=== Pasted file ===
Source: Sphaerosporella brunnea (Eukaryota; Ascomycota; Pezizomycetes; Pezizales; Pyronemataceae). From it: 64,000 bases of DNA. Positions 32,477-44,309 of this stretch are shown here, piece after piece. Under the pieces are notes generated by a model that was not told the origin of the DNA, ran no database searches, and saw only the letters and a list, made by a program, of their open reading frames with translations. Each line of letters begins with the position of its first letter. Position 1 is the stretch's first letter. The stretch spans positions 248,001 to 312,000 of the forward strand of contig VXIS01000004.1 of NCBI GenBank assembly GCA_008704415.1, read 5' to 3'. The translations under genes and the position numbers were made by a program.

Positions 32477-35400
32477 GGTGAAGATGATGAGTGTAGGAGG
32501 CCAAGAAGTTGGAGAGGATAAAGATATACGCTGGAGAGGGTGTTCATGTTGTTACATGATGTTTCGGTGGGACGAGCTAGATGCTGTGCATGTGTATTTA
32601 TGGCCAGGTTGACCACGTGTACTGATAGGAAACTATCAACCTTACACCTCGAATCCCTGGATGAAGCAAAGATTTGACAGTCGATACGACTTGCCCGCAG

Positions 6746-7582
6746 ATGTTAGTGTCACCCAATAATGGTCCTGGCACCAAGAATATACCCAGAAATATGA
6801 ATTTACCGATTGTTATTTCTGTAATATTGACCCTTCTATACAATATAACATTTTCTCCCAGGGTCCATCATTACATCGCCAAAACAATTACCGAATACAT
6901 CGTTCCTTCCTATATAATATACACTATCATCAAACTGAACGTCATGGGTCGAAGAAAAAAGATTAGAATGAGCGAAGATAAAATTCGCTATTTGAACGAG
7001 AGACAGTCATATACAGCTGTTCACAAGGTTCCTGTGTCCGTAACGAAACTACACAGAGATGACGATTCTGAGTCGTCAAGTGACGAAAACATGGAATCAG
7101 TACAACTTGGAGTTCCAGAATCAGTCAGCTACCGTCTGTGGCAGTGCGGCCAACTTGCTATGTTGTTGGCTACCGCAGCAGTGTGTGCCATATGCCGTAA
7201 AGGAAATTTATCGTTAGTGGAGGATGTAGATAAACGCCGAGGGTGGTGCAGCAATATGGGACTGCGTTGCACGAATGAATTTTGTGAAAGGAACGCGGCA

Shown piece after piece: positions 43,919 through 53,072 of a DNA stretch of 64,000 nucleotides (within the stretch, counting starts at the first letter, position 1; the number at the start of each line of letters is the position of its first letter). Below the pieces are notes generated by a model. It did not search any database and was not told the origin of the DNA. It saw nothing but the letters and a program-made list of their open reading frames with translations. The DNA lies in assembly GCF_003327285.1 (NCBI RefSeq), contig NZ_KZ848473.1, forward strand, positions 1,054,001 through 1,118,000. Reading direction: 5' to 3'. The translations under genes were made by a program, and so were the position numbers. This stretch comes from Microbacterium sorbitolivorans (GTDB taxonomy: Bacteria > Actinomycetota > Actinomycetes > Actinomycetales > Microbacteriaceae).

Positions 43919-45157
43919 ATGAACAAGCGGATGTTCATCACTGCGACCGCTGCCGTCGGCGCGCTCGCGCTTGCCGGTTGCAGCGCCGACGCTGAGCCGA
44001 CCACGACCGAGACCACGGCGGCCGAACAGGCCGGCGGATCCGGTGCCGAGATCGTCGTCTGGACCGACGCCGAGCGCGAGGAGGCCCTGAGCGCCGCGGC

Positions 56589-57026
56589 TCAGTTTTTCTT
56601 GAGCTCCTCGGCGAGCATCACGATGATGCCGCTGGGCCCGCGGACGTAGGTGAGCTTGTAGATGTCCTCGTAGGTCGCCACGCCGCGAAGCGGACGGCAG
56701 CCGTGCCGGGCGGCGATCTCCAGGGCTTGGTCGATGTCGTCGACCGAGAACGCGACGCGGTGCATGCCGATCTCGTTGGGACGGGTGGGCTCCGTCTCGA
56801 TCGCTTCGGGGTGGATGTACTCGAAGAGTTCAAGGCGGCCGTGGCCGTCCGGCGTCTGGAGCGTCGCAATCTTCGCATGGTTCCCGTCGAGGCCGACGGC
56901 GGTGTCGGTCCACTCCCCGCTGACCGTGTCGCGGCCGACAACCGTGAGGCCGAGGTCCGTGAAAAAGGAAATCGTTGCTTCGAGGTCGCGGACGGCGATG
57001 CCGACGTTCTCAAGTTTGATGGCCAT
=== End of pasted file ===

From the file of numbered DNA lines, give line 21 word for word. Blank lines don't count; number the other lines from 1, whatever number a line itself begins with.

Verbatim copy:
56801 TCGCTTCGGGGTGGATGTACTCGAAGAGTTCAAGGCGGCCGTGGCCGTCCGGCGTCTGGAGCGTCGCAATCTTCGCATGGTTCCCGTCGAGGCCGACGGC